Paul Ryan Calls Obama’s Budget An ‘Olive Branch,’ Expresses Optimism

House Budget Committee Chairman Paul Ryan says President Barack Obama’s recent budget proposal gives him reason to be optimistic.

The Wisconsin Republican and former vice presidential candidate told NPR that he was encouraged by the gestures made in the president’s budget.

“This is the first time in this presidency that I have seen a chance at a bipartisan budget agreement, so I am cautiously optimistic about that,” Ryan said.

The president unveiled his budget proposal for the 2014 fiscal year yesterday, but the plan was dead on arrival. Media reports had leaked much of the plan’s details already, and those details drew ire from both liberals and conservatives.

House Speaker John Boehner insisted that the president’s budget never actually balances and abhors the additional taxes that the budget plan calls for. Boehner isn’t too keen on anything with the president’s name on it, but even sharper criticism came from the left. Democratic lawmakers, progressive advocacy groups, and liberal voters alike expressed outrage that the president would not only accept — but propose — cuts to Social Security and other entitlement programs.

“Do I sense a different attitude from the White House?” Ryan asked, having referred to the president’s plan as an “olive branch.” “Do I sense a different attitude in the Senate Democrats who’ve for the first time in four years passed a budget? Yeah, I do.”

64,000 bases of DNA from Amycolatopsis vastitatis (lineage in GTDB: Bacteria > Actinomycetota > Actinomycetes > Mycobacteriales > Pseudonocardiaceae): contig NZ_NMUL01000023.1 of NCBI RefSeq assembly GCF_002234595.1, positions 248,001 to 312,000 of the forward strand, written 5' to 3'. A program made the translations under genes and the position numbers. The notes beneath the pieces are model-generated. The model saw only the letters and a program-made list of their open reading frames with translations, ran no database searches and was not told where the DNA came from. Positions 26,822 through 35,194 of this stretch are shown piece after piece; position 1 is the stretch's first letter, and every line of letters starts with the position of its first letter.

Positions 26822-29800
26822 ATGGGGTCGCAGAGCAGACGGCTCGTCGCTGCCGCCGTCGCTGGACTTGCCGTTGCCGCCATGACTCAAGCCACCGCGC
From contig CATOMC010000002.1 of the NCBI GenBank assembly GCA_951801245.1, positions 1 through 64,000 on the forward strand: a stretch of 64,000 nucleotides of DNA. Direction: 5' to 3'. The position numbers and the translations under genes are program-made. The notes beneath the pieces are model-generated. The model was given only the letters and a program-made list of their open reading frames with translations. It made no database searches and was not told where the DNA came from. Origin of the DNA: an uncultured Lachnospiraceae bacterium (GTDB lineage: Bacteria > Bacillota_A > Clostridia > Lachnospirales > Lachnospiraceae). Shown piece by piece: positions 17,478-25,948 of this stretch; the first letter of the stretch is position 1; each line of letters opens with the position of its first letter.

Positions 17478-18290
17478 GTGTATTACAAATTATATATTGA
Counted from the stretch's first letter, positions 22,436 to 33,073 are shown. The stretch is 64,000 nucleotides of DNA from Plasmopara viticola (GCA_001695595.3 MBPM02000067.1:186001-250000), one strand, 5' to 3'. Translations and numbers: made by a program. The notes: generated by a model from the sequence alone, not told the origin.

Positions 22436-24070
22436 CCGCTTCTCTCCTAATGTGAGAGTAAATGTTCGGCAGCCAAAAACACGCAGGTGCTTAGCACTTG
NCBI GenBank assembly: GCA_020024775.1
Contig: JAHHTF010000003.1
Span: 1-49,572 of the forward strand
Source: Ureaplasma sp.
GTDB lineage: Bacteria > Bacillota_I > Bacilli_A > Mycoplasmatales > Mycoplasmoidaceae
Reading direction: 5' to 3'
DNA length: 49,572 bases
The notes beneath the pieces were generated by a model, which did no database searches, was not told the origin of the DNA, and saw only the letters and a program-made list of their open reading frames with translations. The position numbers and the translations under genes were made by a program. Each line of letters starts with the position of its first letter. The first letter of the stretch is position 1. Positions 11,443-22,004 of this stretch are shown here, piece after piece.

Ryan expressed optimism that there is a better chance of Congress passing a budget this year than he’s seen in the last four. He isn’t alone.

Negotiations over the budget come among negotiations over immigration reform and gun control, both of which also show a chance of mustering bipartisan support.

On the other hand, Ohio Representative Greg Walden has broken from the conservative ranks and attacked Obama over his proposed budget cuts to Social Security.

“Chairman Walden supports the budget passed by House Republicans that preserves and protects Medicare and Social Security while also balancing the budget in 10 years,” a spokesman for the National Republican Campaign Committee told Talking Points Memo in a statement. “He disagrees with President Obama’s political plan that hurts current seniors just so he can pay for more wasteful spending.”

Mr. President, you just can’t win, can you? Perhaps, but Paul Ryan’s support for parts of the Obama budget does move the goal post a tad closer. If only a little.